Early in the third quarter, Vikings fans came within an eyelash of seeing why the team signed Berrian. He took a slant pass on a play in which he had beaten Packers cornerback Charles Woodson and appeared to be off to the races for a touchdown, but a diving toe-tackle saved a Vikings touchdown. The Vikes wound end up settling for a field goal on the drive.
The Packers dominated the halftime stats thanks to an oppressive second quarter. Green Bay had 223 total yards (139 passing, 84 rushing) while the Vikings had 100 total yards (94 rushing, 6 passing). In the second quarter, the Packers out-gained the Vikings by gaining 180 yards to just 22 for Minnesota.
Rodgers completed 12 of 16 passes in the first half for 139 yards and a touchdown.
Jackson completed just 2 of 7 passes in the first half for 16 yards and it wasn't until eight minutes remained in the first half that the Vikings had a plus-number next to team passing yards.
Cedric Griffin, who was injured in the first half, returned to block a Mason Crosby field goal as time ran out in the first half, preventing the Packers from taking a 13-3 lead to the locker room.
Trouble came in bunches for both teams when it came to penalties. In the first quarter with the ball on their own 32, the Packers had three straight penalties – 12 men in the huddle, a tripping call on Moll and a holding penalty on Clifton – to set up a first-and-33 from the 9-yard line. Later in the quarter, with the ball on the Vikings 6-yard line, the Minnesota defense had three straight penalties of its own – an offside on Allen, a holding call on Vinny Ciurciu and an offside penalty on Ben Leber. Rodgers would eventually sneak the ball in from 1 yard out, but it took the Packers seven snaps – four penalties and three plays – to score from the 6-yard line.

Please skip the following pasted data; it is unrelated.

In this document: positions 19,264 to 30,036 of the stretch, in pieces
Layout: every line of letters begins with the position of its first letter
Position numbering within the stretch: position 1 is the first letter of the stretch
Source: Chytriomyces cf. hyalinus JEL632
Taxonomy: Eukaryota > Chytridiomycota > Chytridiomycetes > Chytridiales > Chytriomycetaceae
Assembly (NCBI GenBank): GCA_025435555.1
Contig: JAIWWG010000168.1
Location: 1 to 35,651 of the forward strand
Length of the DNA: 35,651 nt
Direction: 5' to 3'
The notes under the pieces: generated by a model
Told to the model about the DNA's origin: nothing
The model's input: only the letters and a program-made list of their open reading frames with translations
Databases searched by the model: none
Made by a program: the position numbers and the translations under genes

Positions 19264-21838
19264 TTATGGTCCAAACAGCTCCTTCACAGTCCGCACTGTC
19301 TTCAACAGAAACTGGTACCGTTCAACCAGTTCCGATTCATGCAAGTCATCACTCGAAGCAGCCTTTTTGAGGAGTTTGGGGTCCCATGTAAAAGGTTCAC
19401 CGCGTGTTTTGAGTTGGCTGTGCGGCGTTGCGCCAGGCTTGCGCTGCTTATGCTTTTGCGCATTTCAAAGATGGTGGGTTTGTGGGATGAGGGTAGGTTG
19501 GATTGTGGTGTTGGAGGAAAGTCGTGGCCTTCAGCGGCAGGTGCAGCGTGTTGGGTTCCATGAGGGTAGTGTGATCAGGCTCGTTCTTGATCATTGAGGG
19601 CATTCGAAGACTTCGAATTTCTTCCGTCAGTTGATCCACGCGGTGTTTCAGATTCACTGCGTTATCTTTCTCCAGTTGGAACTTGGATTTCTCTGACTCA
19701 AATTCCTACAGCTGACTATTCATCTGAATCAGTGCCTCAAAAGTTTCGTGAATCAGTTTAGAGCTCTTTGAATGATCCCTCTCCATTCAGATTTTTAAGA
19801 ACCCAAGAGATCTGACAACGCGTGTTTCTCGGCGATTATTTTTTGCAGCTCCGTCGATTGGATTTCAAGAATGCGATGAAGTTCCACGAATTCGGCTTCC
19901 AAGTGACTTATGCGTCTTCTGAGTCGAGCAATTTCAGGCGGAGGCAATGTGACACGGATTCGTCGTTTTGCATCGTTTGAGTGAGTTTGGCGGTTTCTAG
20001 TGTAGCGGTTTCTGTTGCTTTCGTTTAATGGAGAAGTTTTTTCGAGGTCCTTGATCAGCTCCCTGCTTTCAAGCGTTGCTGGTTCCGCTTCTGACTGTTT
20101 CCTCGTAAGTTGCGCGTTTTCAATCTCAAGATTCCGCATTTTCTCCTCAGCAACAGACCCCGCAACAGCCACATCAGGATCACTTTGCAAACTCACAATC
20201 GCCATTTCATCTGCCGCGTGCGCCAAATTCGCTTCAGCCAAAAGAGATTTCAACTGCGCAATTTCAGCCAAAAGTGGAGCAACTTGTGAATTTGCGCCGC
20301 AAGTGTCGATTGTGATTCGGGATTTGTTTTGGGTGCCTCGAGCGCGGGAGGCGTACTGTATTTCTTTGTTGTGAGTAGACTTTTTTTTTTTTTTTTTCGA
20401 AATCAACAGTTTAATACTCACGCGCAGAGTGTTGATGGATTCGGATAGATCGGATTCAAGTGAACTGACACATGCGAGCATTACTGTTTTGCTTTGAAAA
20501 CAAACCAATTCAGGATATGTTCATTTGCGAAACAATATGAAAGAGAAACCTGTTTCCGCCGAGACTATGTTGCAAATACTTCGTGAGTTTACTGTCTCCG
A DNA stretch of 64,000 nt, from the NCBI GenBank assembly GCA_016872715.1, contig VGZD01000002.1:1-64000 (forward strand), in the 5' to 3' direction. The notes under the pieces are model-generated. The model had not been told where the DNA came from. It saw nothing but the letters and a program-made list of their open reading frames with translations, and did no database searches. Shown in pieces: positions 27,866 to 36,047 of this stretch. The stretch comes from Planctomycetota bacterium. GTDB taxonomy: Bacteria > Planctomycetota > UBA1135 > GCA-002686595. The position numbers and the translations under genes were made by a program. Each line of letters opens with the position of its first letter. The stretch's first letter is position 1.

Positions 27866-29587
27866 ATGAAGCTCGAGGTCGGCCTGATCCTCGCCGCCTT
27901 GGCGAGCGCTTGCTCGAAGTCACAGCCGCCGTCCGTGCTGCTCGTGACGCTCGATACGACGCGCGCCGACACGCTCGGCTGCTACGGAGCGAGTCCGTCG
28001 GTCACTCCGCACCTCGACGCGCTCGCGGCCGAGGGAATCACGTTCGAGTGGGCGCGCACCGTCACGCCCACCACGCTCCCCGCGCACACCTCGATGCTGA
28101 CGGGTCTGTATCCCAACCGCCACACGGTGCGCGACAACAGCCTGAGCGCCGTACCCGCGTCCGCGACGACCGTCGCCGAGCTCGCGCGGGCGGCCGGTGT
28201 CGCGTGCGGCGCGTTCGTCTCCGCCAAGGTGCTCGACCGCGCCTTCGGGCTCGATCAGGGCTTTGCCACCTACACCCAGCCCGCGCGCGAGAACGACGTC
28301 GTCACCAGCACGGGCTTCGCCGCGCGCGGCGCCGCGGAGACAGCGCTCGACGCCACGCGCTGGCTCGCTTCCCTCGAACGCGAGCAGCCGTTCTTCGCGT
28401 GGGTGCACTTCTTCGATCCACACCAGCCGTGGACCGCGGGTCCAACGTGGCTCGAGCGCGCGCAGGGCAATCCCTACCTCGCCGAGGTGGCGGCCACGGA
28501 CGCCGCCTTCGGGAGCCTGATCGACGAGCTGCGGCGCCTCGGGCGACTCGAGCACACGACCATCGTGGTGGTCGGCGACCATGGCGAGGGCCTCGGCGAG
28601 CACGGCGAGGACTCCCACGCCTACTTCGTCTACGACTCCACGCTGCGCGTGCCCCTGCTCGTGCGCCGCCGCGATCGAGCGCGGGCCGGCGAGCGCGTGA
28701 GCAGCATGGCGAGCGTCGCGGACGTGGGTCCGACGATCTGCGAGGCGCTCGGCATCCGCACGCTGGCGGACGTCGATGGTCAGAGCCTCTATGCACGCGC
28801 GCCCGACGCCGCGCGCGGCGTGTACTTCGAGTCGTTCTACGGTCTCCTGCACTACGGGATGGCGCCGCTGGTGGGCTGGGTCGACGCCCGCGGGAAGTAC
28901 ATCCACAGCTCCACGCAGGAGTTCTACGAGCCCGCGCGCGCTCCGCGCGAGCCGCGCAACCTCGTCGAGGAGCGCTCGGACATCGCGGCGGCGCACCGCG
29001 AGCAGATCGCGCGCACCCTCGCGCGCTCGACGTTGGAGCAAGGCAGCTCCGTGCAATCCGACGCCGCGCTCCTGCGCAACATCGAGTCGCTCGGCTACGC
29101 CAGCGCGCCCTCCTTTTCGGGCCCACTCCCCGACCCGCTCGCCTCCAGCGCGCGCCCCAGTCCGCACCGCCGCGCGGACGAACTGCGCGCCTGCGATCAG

The holding call on Ciurciu negated an 11-yard sack by Ray Edwards in which he drilled Rodgers with his shoulder.
Griffin was injured covering a punt and was sidelined. On the first play after he was replaced by Charles Gordon, Rodgers fired a 56-yard pass to Jennings.
In the first quarter, the Vikings had 78 total yards (79 rushing, minus-1 passing) to just 43 yards (27 rushing, 16 passing) for the Packers.
Peterson had five carries for 61 yards in the first quarter. In the final three quarters, he ran 14 times for 42 yards.
One of the early highlights was an attempted tackle by Al Harris on Peterson in which Peterson lowered his shoulder and drove Harris backward.
In what could have turned out to be a big turnaround, Brandon Jackson fumbled on his own 29-yard line. Instead of falling on the ball, Darren Sharper tried to the scoop the ball and run with it. Instead, he was hit, the ball popped up in the air and Jennings grabbed it – advancing it to the 32-yard line. The Packers didn't score on the drive, but when the Vikings took over for their next possession they weren't inside the Packers 30, they were on their own 30.
On the first offensive drive of the game, in nine plays, Jackson dropped to pass five times. He threw two passes, was forced to scramble twice and was sacked once.
Childress is now 0-5 in his head coaching career against the Packers.